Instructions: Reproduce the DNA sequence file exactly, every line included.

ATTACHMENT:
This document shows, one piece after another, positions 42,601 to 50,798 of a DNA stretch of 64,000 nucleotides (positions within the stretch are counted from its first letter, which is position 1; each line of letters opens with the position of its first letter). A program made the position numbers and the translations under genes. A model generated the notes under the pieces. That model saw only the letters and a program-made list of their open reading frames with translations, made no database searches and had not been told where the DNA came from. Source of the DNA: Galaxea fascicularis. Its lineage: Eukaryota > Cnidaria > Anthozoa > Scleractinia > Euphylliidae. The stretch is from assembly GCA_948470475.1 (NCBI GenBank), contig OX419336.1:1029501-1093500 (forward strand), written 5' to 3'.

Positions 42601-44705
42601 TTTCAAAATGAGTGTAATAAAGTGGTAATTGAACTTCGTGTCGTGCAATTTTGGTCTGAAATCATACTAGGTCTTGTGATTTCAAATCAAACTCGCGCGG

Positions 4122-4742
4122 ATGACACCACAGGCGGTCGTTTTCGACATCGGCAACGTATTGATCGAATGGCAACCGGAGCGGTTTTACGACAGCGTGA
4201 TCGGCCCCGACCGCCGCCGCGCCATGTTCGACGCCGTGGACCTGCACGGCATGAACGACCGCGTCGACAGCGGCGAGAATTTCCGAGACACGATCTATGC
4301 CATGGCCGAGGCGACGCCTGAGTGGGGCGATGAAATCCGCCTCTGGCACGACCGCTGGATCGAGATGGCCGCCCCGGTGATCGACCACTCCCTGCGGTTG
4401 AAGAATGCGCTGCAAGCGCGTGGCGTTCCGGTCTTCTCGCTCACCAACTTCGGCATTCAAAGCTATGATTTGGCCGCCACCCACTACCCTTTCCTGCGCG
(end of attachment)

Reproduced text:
This document shows, one piece after another, positions 42,601 to 50,798 of a DNA stretch of 64,000 nucleotides (positions within the stretch are counted from its first letter, which is position 1; each line of letters opens with the position of its first letter). A program made the position numbers and the translations under genes. A model generated the notes under the pieces. That model saw only the letters and a program-made list of their open reading frames with translations, made no database searches and had not been told where the DNA came from. Source of the DNA: Galaxea fascicularis. Its lineage: Eukaryota > Cnidaria > Anthozoa > Scleractinia > Euphylliidae. The stretch is from assembly GCA_948470475.1 (NCBI GenBank), contig OX419336.1:1029501-1093500 (forward strand), written 5' to 3'.

Positions 42601-44705
42601 TTTCAAAATGAGTGTAATAAAGTGGTAATTGAACTTCGTGTCGTGCAATTTTGGTCTGAAATCATACTAGGTCTTGTGATTTCAAATCAAACTCGCGCGG

Positions 4122-4742
4122 ATGACACCACAGGCGGTCGTTTTCGACATCGGCAACGTATTGATCGAATGGCAACCGGAGCGGTTTTACGACAGCGTGA
4201 TCGGCCCCGACCGCCGCCGCGCCATGTTCGACGCCGTGGACCTGCACGGCATGAACGACCGCGTCGACAGCGGCGAGAATTTCCGAGACACGATCTATGC
4301 CATGGCCGAGGCGACGCCTGAGTGGGGCGATGAAATCCGCCTCTGGCACGACCGCTGGATCGAGATGGCCGCCCCGGTGATCGACCACTCCCTGCGGTTG
4401 AAGAATGCGCTGCAAGCGCGTGGCGTTCCGGTCTTCTCGCTCACCAACTTCGGCATTCAAAGCTATGATTTGGCCGCCACCCACTACCCTTTCCTGCGCG